when it was found requisite to mark out the lands by more 
definite boundaries : m such case the judex had to adjudge 
to the proprietor of one of the (heritages) estates a portion 
of the land belonging to the other (2), condemning the 
person to whom uie land was adjudged to pay to his 
neighbour a certain sum as compensation. By the same 
action a party was condemned who had fraudulently in- 
terfered with the boimdaries; e, g,, by the removal of. 
stones or the cutting down of trees which served as boun- 
daries. By the same action a man might be condemned 
for unlawful resistance {contumada), as where, in spite of 

. (1) The same held good in a case of petiHo h^treditoHi, if, as 
was not very often the case, the hsereditas comprised only one in- 
divisible thing. 

(2) Thus, for instance, the judex might a^'udge to me a portion of 
my neighbour's land, in order that my land might extend to a stream 
or pubUe road, so as to form a clearer or more natural boundaiy. 

}^- B.4, T.18.] THE INBTITUTES OF JtrSTINUK. 387 

^} the order of the judex, he refused to allow the land to 
ijHf be measured or surveyed. 

Q. What was the effect of adjudiocUiones or judg- 
ments pronounced by the judices in the three actions 
familuB erdscv/ndce, commwni dividundo, finiwm regun- 

A. The effect was to transfer immediately the pro- 
perty to the person in whose favour the adjudication was 
made (1). 


Q. Wmat do jouxmdeniMJidhjjudiciapublioaf 

^ 1. A, They are criminal prosecutions, which every 

citizen (2) is allowed by law to institute against any person 

who has been guilty of a wrongful act, m order that the 

enalty fixed by the law to such act may be inflicted upon 

Q. Are the proceedings in judicia publica conducted 
like ordinary suits P 

A. No : tne procedure is not by action, but by accusa- 
tion and inscriptio (3). 

Q. "B-ow were judicia jmblica d^Yided? 

§ 2. A. Into capital and non^capitaL The first were 

(1) These three actions must therefore be personal, not real, for 
the demandant claims to have certain property trcmrferr^ to 
him, which rests on the hypothesis that he is not proprietor. In 
troth the claimant exchanges his undivided share in the whole for 
a specific and definite porfion. 

(2) Flerumque datur, t. e., miless excluded by some law ; e, ffi, 
women, unless the ixjury was done to themselves, or their neair 
relations; persons under age, or (famous, or not possessing fifty 

(3) The prosecutor of a public wrong {delictum) sent to the 
magistrate, who had cognizance thereof, a written document, in 
which he named himself accuser, and declared his readiness to 
submit to the penalty of the Ux taUonis, if he should be convicted 
of caUtmnia (fidse accusation). The cognizance of judicia publica 
did not belong to the prsetors : by the pandects it devolved on the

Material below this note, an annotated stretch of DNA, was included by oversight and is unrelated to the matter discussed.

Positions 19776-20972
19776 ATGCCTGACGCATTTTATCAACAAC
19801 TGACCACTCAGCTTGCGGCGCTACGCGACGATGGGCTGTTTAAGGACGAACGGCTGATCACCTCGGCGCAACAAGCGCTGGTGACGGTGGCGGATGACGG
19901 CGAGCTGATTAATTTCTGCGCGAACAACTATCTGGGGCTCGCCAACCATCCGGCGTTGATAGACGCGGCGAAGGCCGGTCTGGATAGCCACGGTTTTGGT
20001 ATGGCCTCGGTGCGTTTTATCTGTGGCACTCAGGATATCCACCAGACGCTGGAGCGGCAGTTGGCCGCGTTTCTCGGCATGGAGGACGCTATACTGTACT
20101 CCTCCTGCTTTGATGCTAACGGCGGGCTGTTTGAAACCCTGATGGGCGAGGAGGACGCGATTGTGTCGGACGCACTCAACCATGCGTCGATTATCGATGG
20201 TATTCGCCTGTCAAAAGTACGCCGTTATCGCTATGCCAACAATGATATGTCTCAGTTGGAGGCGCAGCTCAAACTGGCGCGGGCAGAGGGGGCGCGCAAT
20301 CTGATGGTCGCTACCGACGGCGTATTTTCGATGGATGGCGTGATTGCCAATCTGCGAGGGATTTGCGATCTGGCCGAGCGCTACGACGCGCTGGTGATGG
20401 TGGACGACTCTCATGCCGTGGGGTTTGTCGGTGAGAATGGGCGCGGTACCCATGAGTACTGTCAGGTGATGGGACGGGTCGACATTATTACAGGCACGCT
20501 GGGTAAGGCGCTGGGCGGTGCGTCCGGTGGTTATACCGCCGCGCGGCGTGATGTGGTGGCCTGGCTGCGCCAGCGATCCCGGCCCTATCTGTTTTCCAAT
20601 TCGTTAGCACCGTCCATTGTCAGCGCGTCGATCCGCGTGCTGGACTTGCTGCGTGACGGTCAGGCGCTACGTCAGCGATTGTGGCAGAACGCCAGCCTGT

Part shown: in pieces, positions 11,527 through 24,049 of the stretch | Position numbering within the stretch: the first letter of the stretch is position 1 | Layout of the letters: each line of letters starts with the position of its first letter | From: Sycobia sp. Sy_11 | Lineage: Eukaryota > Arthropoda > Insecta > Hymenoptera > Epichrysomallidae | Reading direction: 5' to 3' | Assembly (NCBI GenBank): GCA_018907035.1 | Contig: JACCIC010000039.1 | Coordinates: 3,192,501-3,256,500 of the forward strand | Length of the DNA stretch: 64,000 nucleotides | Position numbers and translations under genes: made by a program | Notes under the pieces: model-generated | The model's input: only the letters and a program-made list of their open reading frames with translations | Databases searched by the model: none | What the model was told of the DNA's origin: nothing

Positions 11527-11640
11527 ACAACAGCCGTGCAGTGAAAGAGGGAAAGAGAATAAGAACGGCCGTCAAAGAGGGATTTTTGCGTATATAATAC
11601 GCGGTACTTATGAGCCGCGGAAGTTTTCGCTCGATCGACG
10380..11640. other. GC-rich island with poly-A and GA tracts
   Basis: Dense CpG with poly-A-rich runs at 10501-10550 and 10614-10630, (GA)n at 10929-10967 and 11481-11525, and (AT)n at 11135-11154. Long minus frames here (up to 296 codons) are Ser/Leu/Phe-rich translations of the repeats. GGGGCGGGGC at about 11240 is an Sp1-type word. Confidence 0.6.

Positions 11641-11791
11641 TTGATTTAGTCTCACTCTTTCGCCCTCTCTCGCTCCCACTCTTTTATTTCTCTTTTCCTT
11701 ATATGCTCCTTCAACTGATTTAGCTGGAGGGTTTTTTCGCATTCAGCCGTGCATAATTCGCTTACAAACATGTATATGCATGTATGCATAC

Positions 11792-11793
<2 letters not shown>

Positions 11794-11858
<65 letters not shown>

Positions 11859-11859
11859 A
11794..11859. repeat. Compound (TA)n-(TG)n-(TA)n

prafeotus wrhi and the governors of the provinces. Under the 
Republic it passed into the hands of different magistrates : but 
the people themselves took cognizance when the life of a citizen 
was in question. — Observe,^'fMito(ajn(62toa were properly the trials 
conducted under the provisions of spedal laws, wluch prescribed 
the mode of trying a crime and the penalty attached to it. 


988 vuMxsjunos ht [b. 4, t. 18. 

those inrolying BBtoral or ciyil deaUi (B. 1, t. 3) ; the 
second those which, besides infamia, involyed only a peoa- 
niaiy and corporeal jfi^nsltj, without depriyation of the 
rights of libeily or citizmiship. 

Q. Mention the hiws Biaiikoirmngjudiciajmblica. 

A, 1. Lex Julia Majestatis; 2. Lex Julia de Adul' 
ieriisf 8. Lex Cornelia de Sieanisf 4. Lex Pempeia de 
JParfioidiis ; 5. Lex ComeUa de FdUis: 6. Lex Julia de 
vi Publica vel Prvoata ; 7. Lex Julia Peculaius ; 8. Lex 
Fahia de Plaaiariis; 9. Lex Julia de Amhitu; 10. Lex 
JuUa Repeiunaarum ; 11. Lex Julia de Annona; 12. Lex 
Julia de Besiduis. 

Q, What crimes were punished by the Lex Julia Mioh 

§ 3. A. Crimes of high ireason and Umcb majestatie, A 
person convicted of haying eontriyed anght against the 
emperor or against the state was pmiished wim death : 
his memoiy was condemned even after his death. 

Q. What crimes were punished by the Lex Julia de 

§ 4. A. This hiw, passed B.C. 167, pnnished with death 
not merely those who defiled the bed of another, but those 
who committed abominable crimes. Moreoy^, it punished 
stu^MnMn, when a girl or honourable widow was seduced 
witftout yiolenoe. The penalty was confiscation of half 
the goods of seducers in the higher ranks, and in those of 
the lower ranks corporal punishment, accompanied with 
relegatio (B. 1, 1. 16). 

Q. What punishments were inflicted by the Lex Cor* 
sielia de Sicariis ? 

§ 6. A. This law, ^sed B.C. 80, pnnished with death 
4UBsassins {siea; dagaer), and those who carried any weapon 
for the purpose of yenffeanoe. The same law^unisned 
with death poisoners, who, by their horrid macmnation», 
put men to death either by poison or by magic charms*